Among the Bukidnon, a term often applied to the Magbabáya and Kaliga-ṓn spirits, but never to lesser Alabyánon spirits, or to the spirits of the dead. The Mandaya regard it a good spirit who is besought for aid against the machinations of evil spirits. With the help of diwata the ballyan, medium or shaman, is able to foretell the future by the reading of palms.

Generally, the diwatas are nature spirits, said to reside in large trees. They enchant those who encounter them. The names is derived from the Sanskrit word devatā. See also engkanto and anito.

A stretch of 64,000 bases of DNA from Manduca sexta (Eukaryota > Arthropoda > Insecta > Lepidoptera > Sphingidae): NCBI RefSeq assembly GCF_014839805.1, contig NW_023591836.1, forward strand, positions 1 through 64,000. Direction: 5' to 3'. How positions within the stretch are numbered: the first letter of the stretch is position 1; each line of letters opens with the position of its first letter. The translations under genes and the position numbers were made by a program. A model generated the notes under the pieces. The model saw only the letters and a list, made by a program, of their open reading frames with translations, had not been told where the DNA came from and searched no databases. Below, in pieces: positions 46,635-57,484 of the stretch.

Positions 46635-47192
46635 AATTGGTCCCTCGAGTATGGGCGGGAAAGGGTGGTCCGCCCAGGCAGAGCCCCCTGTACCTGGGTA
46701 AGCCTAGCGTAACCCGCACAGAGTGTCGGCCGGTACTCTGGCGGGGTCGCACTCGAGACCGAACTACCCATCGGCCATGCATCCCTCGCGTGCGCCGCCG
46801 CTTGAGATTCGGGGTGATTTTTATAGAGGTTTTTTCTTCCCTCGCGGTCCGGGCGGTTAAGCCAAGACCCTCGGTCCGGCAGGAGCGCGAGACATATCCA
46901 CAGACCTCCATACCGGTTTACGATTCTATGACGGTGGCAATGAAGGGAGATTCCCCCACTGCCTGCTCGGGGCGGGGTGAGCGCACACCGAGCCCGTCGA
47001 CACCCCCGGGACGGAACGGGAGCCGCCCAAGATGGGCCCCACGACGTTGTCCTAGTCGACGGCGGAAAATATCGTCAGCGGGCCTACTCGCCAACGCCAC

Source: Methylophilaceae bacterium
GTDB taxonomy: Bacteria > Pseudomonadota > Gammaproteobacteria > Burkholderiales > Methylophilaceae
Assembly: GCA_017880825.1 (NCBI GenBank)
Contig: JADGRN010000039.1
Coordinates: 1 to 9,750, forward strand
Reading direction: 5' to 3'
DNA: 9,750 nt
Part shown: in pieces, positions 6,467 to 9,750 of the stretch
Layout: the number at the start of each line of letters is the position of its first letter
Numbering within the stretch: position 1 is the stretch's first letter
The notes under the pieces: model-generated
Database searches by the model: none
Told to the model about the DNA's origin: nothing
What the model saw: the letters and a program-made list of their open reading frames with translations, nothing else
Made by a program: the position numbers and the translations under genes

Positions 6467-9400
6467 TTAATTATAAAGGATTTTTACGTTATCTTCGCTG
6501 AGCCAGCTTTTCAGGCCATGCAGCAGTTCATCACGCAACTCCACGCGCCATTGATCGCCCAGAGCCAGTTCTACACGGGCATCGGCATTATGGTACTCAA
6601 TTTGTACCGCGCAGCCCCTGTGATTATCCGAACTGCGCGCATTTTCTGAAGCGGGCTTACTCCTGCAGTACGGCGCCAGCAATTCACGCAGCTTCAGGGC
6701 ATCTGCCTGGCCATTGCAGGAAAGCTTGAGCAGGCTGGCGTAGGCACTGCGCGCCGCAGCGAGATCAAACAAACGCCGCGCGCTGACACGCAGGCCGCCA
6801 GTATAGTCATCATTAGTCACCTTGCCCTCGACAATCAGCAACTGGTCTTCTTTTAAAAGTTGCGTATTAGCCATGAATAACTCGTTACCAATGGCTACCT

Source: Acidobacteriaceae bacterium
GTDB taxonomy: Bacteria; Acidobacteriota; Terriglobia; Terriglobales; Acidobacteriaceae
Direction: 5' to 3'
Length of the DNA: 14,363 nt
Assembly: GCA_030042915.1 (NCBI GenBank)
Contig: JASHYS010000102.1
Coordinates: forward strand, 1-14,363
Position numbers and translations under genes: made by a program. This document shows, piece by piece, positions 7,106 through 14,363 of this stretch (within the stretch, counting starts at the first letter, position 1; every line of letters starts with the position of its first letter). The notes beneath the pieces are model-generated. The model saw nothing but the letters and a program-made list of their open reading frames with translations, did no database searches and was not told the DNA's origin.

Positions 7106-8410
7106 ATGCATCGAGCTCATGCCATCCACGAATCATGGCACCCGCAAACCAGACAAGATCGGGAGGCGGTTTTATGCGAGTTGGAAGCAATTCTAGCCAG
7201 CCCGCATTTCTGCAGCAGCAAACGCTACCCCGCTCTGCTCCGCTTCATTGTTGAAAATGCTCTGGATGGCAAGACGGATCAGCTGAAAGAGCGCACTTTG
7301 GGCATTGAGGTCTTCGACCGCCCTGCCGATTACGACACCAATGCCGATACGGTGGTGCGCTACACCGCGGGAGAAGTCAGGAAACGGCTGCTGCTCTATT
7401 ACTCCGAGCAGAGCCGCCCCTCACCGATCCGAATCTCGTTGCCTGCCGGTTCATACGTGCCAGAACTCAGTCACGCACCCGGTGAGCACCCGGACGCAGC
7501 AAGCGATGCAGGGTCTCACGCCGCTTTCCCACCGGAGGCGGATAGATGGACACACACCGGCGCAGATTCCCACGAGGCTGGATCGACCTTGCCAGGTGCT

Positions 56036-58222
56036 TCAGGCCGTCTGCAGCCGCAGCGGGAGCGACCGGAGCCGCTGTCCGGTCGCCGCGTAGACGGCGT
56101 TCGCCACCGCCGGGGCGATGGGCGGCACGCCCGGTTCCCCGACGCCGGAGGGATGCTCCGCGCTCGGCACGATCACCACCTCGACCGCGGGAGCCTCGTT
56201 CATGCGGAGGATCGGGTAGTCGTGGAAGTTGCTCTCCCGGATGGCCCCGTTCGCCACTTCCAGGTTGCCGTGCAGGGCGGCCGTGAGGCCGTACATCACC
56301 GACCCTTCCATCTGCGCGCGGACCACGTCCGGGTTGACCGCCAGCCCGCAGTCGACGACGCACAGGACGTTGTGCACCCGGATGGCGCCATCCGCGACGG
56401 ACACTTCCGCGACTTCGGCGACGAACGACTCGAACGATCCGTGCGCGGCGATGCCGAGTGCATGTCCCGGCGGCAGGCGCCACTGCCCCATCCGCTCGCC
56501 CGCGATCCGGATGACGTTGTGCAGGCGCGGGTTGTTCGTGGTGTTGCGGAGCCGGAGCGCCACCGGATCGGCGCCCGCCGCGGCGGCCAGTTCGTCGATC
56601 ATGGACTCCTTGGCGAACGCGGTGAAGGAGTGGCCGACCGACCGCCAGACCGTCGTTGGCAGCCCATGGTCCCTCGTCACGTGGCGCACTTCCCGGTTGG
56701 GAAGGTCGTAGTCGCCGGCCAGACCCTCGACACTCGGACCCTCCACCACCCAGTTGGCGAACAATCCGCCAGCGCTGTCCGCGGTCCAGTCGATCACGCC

• Cole, Fay-Cooper. (1913). The Wild Tribes of Davao District, Mindanao. Chicago: Field Museum of Natural History, pp. 175-176.
  • Cole, Fay-Cooper. (1956). The Bukidnon of Mindanao. Fieldania: Anthropology, vol 46. Chicago: Chicago Natural Museum, p. 97.